Bristol mayor excludes local democracy reporters

Bristol City Hall - Julian Greenbank
Bristol City Hall – Julian Greenbank

A few months ago, Marvin Rees (The Bristol Mayor) flew 9,000 miles to Canada to do a TED Talk about what a city can do tackle the climate crisis. Yes, you read that correctly! The mayor of the first city in Europe to declare a climate crisis decided to fly to give a talk about fighting climate change, rather than doing it remotely which would’ve been a sensible option. The mayor says that TED do not offer that as an alternative so he had to make the talk in person.

He echoed the actions of our prime minister, Boris Johnson, made in November last year, when he flew to the COP26 conference to talk to world leaders and diplomats about doing more to fight the climate crisis.

Local democracy reporter holds Bristol mayor to account

However, a local democracy reporter by the name of Alex Seabrook, a BBC-funded journalist currently working at Bristol Live, challenged such a decision. Seabrook is a part of a BBC scheme called the Local Democracy Reporting Service. It funds a total of 165 reporters across the UK to report on local news and events, mostly working with local media companies, in this case, organisations like Bristol Live.

At a press conference last month (May 2022), he asked the mayor about his decision to fly to Canada. Rees justified it, saying that the company offered no alternative but to fly and give the talk in person. The mayor’s head of external communications, Saskia Konynenburg, then asked the validity of asking such a question, saying

“Marvin was fully funded by TED to attend this conference, so I couldn’t quite understand what your role as an LDR in asking those questions”

Seabrook replied:

“Why? Because it’s holding the leaders of local authorities to account, Marvin being the leader of Bristol City Council. And there are obviously questions with the huge amount of carbon emissions from flying so far”.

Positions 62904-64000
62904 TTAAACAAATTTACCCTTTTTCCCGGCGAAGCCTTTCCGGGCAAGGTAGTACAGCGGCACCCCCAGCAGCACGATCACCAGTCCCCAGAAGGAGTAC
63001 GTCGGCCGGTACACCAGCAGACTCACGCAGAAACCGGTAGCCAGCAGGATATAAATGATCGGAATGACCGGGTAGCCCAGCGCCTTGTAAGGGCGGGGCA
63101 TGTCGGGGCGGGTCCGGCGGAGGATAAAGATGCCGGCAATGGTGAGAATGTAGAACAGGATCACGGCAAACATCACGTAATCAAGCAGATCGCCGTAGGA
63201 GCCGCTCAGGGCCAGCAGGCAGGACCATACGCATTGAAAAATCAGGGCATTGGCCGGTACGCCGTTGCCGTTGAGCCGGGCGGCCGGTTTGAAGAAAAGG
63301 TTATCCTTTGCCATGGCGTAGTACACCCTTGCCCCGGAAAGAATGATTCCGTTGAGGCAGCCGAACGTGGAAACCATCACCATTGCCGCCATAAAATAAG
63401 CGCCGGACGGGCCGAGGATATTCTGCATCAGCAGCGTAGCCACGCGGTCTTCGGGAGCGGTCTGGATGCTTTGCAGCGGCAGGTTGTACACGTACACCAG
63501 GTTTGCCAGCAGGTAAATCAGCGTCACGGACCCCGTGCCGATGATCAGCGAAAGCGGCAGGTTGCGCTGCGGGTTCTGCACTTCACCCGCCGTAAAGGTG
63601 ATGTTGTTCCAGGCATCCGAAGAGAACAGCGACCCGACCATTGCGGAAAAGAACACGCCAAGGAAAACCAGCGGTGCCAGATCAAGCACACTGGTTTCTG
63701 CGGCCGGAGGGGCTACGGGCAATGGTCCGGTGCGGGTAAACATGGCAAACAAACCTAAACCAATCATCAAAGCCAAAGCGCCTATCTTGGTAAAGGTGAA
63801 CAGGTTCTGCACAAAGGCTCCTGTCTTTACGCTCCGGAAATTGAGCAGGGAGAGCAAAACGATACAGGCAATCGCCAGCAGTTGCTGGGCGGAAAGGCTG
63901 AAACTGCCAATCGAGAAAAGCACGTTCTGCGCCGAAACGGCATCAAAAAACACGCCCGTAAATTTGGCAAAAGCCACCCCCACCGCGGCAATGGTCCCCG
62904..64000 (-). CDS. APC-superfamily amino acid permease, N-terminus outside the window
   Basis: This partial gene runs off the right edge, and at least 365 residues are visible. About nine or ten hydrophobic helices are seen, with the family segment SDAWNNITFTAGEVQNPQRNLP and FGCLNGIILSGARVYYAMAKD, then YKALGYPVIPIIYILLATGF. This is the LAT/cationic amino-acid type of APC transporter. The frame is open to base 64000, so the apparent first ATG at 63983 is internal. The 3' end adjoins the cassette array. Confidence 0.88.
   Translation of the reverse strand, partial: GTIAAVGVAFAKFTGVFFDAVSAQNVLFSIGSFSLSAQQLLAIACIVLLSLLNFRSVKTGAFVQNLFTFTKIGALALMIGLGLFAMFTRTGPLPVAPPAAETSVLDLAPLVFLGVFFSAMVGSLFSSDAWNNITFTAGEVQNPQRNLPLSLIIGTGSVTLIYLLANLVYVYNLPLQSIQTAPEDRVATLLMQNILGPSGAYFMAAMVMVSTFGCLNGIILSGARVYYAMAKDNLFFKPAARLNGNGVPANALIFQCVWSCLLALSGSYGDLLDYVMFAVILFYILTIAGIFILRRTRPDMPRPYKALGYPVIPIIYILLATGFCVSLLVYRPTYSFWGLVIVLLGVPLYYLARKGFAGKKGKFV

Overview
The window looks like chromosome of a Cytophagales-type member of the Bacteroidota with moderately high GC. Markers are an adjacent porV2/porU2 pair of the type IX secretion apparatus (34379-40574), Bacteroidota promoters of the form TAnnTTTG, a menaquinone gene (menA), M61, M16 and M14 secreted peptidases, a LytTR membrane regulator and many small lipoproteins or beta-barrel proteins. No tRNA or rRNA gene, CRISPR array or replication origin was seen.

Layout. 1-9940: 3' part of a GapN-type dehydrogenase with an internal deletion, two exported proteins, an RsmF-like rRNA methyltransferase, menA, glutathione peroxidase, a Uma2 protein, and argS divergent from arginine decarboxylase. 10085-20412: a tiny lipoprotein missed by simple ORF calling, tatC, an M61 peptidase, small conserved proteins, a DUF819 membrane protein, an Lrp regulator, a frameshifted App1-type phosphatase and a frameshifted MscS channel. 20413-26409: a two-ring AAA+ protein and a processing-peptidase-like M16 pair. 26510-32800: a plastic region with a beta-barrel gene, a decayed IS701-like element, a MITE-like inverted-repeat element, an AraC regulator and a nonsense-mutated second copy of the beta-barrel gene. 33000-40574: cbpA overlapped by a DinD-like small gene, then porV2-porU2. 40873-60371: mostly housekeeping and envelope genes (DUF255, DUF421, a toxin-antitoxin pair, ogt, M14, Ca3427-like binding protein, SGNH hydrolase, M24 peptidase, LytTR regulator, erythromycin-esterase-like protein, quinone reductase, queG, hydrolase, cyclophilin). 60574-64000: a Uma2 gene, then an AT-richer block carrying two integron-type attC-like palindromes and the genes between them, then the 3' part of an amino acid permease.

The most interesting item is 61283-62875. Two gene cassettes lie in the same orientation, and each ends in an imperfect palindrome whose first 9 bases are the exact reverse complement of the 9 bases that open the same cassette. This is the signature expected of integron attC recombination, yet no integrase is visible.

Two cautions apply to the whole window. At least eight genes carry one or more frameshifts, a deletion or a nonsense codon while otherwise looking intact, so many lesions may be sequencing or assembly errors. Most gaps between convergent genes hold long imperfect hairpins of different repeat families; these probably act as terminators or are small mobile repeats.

After that the Mayor’s office informed all LDRs that they could no longer attend press conferences.

Solidarity from local journalists

It’s not the first time he has pulled such a move. In the early days of the pandemic Bristol Cable requested that it attend these press conferences but weren’t allowed because the council “couldn’t accommodate everyone”.

Even if they use this excuse again, it’s significant that a journalist has been excluded after asking a question the mayor didn’t like.

As a result, all the companies that are allowed to attend the mayor’s press conferences are pulling out. Local online papers such as Bristol 24/7 and Bristol Live have withdrawn, saying, “We believe it is an important shared resource and we are very concerned by the long-term implications of councils choosing to exclude reporters”.

Bristol World voiced its opposition to the move, saying, “To stop access to the LDR reporters indicates control on who can and who cannot ask those question, which we say is wrong”.

The BBC confirmed its support for the LDRs saying it would be joining in the boycott of the press conferences. Their statement said:

“It is an essential ingredient of local democracy that journalists should be able to ask robust, challenging questions to the people in power”

ITV West Country has also withdrawn from these press conferences, giving its support to Bristol’s Local Democracy Reporters, Alex Seabrook and free press:

“We will not attend the fortnightly press briefings held by the Mayor until the exclusion of Local Democracy Reporters is lifted.”

Undemocratic moves by elected politicians

As you can see, this move by the mayor’s office has been unpopular and widely derided by local journalists. It’s not hard to see why Bristolians voted to get rid of the mayorship altogether, as this is just another in a wide variety of unpopular moves made by the mayor.

People in authority, especially elected ones, shouldn’t ever get to decide who can report on their actions. That would lead to biased reporting, with selected reporters getting exclusives whilst not holding those people to account.

We also saw it frequently at the last election, when the prime minister refused to go on the BBC because they were going to ask him the about the logic behind his promises, even to the extent of hiding in a fridge to avoid tough questions from journalists.

While Rees has yet to find a fridge to hid in, it’s always a bit troubling when a politician at any level emulates our controversy-ridden prime minister in dealing with tough questions.

While West England Bylines does not attend these press meetings, please allow me to voice my support:

  • To Alex Seabrook for holding the mayor to account,
  • To the other local democracy reporters for doing their jobs and
  • To the other local organisations who are just as horrified as I am about the mayor’s actions.

Journalism’s aim is to report the facts and hold people accountable for their actions. Our leaders should not decide who may ask questions or what questions should be asked. They must allow those difficult questions to be asked.

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